It is the same procedure every year: based on the advice of fisheries biologists across Europe, the International Council for the Exploration of the Sea (ICES) has again recommended a ban on cod fishing in the North Sea, the Irish Sea and west of Scotland.

As usual, the advice is likely to fuel a public outcry in the regions where fishermen live. And the European Union (EU), which sets annual catch quotas for fish, must walk a fine line between conserving the short-term future of the fisheries industry and the long-term survival of fish stocks. This annual event has already driven a wedge between scientists and fishing communities, a bad starting point for addressing the problem of fisheries conservation. Not only do fishing communities tend to dig in their heels, but conservationists sometimes exaggerate the need for draconian reductions in quotas.

Marine biologists often disagree over the best ways to conserve declining fish stocks worldwide (see Nature 419, 662–665; 2002). And it isn't certain that fishing for threatened species — such as European cod — has to stop entirely, if stocks are to recover. This year, for example, cod stocks in the North Sea appear to have bounced back up by almost one-third, albeit from a worryingly low estimate of 35,000 tonnes, despite the fact that some fishing is permitted. ICES thinks that no fishing should be allowed until stocks reach 150,000 tonnes.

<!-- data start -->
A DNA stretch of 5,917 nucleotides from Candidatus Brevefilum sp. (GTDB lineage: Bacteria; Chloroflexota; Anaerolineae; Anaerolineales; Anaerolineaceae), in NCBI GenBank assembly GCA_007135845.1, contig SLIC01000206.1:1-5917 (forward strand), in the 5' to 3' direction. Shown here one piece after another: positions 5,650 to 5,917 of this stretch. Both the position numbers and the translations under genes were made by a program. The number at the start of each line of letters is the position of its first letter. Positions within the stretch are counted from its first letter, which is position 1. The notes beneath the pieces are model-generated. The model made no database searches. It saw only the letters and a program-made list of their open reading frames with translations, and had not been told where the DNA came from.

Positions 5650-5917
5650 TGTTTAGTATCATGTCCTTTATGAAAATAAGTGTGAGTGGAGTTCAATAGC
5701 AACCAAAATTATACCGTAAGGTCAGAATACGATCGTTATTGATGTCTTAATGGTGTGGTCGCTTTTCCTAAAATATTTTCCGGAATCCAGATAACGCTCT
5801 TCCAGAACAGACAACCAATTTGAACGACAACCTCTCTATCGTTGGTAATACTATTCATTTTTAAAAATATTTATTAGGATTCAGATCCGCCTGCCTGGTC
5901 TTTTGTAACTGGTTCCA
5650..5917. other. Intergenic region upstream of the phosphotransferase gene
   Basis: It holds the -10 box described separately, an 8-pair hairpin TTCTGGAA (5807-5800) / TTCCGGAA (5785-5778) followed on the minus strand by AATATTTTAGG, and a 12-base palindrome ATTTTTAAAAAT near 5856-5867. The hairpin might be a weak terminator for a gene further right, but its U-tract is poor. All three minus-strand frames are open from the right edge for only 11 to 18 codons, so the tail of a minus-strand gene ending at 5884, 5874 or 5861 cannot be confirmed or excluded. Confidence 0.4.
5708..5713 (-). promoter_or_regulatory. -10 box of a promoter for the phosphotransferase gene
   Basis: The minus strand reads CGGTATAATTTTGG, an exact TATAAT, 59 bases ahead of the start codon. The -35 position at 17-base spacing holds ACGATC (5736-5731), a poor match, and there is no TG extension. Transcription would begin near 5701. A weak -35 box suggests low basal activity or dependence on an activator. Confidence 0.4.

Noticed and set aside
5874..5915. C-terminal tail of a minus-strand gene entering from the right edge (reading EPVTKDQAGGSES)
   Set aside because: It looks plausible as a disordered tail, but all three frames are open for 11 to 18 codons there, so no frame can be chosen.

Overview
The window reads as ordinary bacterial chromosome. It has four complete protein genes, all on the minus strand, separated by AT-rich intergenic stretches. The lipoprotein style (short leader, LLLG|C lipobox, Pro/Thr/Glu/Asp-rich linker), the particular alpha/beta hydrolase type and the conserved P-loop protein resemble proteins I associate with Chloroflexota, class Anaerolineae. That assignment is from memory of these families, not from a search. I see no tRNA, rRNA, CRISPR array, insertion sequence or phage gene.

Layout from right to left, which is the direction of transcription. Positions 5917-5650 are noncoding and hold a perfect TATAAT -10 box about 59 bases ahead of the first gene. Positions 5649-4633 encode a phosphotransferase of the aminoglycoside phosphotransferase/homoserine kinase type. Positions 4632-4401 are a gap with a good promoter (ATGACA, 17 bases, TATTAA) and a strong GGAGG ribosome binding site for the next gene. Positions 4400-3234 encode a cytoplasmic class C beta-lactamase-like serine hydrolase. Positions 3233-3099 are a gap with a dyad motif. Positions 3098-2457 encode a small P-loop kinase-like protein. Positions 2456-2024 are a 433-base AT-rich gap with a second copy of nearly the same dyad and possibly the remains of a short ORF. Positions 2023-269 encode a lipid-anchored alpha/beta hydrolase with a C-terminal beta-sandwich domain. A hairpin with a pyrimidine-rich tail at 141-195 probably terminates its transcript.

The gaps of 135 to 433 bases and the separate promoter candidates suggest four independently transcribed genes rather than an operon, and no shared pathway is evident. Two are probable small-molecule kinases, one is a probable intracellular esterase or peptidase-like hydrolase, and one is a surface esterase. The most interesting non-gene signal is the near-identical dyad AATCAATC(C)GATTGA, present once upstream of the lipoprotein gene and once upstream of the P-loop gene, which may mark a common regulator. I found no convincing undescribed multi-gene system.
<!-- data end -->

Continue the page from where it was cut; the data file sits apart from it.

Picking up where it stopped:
But fish population dynamics is an uncertain business. Biologists' models don't work well if the stock in question is small, as is the case with European cod. Fish populations can fluctuate enormously from one generation to the next, depending on environmental conditions such as the weather, ocean turbulence and plankton availability. If the hydrographical conditions are favourable next season, cod stocks may recover further — but they could just as easily collapse. So from a precautionary point of view, it is understandable that scientists recommend fishing bans, even though they don't know for sure that continued fishing will wipe out European cod.

Such uncertainty does not release the EU from its obligation to optimize fisheries management. It can't do much about sea temperatures and ocean currents, but it can set sensible quotas on catches.

It probably makes sense that these quotas allow some cod fishing to continue, while reducing national fishing fleets and restricting the number of days that vessels are allowed at sea. Scientists can contribute to this process by acknowledging the uncertainties in their work. But it falls to fisheries managers and political leaders to persuade fishermen that quotas are fair and necessary.